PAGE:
Chair of the Department of Anthropology
Faculty Project: Andean Art History and Archeology Working Group
Faculty Project: Studies of Andean Art History and Archaeology (AAHA)
Faculty Project: Sucre Summer Program, Logistical Support
Andean Art History and Archeology Working Group
Andean Art History and Archaeology has become established as an important interdisciplinary field of studies at Harvard University over the past eight years. As of the 2011-12 academic year, there are seven graduate students focusing their course work and research in AAHA. Professors Urton, Cummins and Quilter suggest that their teaching and research activities, as well as their participation in conferences focusing on Andean Studies, are having an impact in the fields of Andean Art and Archaeology on campus and beyond. In 2011-12, they have spent considerable time promoting a monthly Andean Art and Archaeology discussion group, as well as a lecture series in which guest speakers could present their on-going research. Urton, Cummins and Quilter believe that with a core of three faculty members and a growing body of graduate students, all of whom are deeply committed to developing and strengthening the study of Andean Art History and Archaeology, their working group will continue to play a vital role in the development and promotion of material culture-based studies in the Andean region of South America in the coming years.
Participating Harvard Faculty: Gary Urton, Dumbarton Oaks Professor of Pre-Columbian Studies; Thomas B.F. Cummins, Dumbarton Oaks Professor of the History of Pre-Columbian and Colonial Art; Jeffrey Quilter, Senior Lecturer on Anthropology
Studies of Andean Art History and Archaeology (AAHA)
Over the past six years, Harvard faculty and Andeanist colleagues, Gary Urton, Tom Cummins and Jeffrey Quilter established an interdisciplinary field of studies called Studies of Andean Art History and Archaeology (AAHA) with a particular focus in 2007-2008 on issues concerning art history and archaeology in Andean South America. Furthermore their teaching and research activities, as well as participation in conferences focusing on Andean studies, have had an impact in the fields of Andean Art and Archaeology on campus, and beyond.
During the 2007-2008 academic year with support from a collaborative research grant from DRCLAS, the AAHA organized a Monthly Andean Art and Archaeology discussion group, inviting people from beyond the immediate Harvard community who are committed to Andean art historical and archaeological studies to speak and/or to meet regularly with the group. The initiative also convened a Lecture Series with speakers from outside Harvard for public lectures on topics of interest to the larger Harvard community and seminar presentations on topics relevant to courses and faculty and student research on the Andes. Since 2006-2007 the AAHA began collaborating with Andeanist colleagues from the Universities of Chicago and Vanderbilt creating the Andean Consortium in which groups of Harvard, University of Chicago and Vanderbilt faculty and graduate students specializing in Andean studies meet annually to discuss theoretical and methodological issues in Andean art history, archaeology and ethno-history. During spring 2008, Gary Urton and Tom Cummins attended the meeting at the University of Chicago along with five graduate students (three in Archaeology; two in Art History).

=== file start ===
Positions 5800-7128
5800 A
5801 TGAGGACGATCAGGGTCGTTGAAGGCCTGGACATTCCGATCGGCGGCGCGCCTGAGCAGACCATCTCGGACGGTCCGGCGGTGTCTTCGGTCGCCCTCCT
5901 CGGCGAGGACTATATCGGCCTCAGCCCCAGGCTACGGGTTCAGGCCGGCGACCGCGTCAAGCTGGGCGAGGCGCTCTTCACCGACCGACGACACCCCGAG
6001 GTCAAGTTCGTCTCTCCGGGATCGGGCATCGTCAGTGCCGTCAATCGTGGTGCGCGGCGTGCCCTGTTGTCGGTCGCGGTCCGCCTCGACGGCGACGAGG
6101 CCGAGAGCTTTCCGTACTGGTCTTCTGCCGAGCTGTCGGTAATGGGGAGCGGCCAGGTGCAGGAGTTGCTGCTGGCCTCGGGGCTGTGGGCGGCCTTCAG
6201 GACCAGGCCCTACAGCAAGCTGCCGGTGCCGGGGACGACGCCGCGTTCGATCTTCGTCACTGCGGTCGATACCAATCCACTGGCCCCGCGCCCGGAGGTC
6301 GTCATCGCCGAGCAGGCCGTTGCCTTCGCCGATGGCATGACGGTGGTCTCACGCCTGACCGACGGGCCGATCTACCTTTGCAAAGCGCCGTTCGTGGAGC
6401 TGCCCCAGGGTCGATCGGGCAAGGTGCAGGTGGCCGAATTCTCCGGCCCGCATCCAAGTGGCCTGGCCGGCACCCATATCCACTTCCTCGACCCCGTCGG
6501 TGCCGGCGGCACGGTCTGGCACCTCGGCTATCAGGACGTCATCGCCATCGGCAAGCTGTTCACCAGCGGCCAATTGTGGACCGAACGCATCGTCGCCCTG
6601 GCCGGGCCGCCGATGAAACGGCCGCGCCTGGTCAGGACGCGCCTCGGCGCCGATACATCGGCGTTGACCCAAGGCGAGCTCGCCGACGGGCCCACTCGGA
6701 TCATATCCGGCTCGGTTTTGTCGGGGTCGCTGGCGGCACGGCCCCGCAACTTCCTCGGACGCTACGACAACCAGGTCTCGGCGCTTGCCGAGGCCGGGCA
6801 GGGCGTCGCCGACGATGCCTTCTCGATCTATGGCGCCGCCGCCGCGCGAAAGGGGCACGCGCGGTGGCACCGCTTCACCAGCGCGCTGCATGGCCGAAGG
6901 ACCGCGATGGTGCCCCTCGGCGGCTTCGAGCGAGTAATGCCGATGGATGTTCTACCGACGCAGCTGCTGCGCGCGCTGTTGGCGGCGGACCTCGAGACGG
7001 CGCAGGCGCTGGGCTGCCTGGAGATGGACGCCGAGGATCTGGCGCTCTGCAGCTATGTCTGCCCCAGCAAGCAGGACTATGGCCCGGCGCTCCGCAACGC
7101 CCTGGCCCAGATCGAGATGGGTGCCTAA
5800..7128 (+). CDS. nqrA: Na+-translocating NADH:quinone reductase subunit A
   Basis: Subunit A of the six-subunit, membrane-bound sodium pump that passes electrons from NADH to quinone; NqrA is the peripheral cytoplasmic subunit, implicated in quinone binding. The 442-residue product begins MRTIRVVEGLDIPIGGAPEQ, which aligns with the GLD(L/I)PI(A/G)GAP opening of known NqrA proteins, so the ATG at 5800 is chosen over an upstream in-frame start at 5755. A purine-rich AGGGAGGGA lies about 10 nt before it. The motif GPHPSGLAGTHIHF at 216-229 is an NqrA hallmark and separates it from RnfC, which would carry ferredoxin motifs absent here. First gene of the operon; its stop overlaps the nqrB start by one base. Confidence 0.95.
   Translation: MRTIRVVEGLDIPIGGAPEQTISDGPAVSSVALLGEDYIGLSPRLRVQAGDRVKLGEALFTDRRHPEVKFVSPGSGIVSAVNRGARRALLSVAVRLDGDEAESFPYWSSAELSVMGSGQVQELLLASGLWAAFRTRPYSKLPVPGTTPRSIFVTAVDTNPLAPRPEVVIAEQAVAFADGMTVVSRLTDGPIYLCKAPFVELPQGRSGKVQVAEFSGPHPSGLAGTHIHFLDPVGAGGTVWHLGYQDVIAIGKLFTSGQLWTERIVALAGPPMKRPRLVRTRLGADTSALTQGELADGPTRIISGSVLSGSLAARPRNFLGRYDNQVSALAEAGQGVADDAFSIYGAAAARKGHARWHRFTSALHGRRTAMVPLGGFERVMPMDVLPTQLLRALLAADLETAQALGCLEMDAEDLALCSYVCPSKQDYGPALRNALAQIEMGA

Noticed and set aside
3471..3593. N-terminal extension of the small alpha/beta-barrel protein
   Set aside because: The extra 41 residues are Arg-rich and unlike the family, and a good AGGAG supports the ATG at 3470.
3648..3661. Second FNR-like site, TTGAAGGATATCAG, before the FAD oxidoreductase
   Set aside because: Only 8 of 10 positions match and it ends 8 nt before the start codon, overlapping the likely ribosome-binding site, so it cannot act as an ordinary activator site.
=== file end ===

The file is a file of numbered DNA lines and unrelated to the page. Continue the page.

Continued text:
The Studies of Andean Art History and Archaeology initiative is playing a central role in the development and promotion of teaching and research on Andean South America at present -- and hopefully for years to come.
Participating Harvard faculty: Gary Urton, Dumbarton Oaks Professor of Pre-Columbian Studies; Thomas B.F. Cummins, Dumbarton Oaks Professor of the History of Pre-Columbian and Colonial Art; and Jeffrey Quilter, Deputy Director for Curatorial Affairs and Curator, Intermediate Area Archaeology; Senior Lecturer on Anthropology
Khipus: Counting Knots in the Incan Empire
Harvard's Dumbarton Oaks Professor of Pre-Columbian Studies Gary Urton has studied the Inkan khipus - knotted strings that recorded quantitative and narrative information about the great Andean empire - since he started studying Andean culture as a doctoral student. This instrument, made of strands of knotted and often dyed wool or cotton, registers various types of information: numeric, demographic, calendrical, narrative and tributary. Working closely with Urton, the Chilean Museum of Pre-Columbian Art and Harvard University's DRCLAS organized an exhibition, "Khipus: Counting Knots in the Incan Empire," from July 2003 through March 2004 in the Museo Chileno de Arte Precolombino in Santiago, Chile. It was the first ever exhibition devoted entirely to khipus and one of the most popular exhibitions in the museum's history. As a result of this research and joint work on an exhibition, there are continuing collaborations between researchers at Harvard and at the Museo Chileno de Arte Precolombino on Pre-Columbian art and archaeology of South America.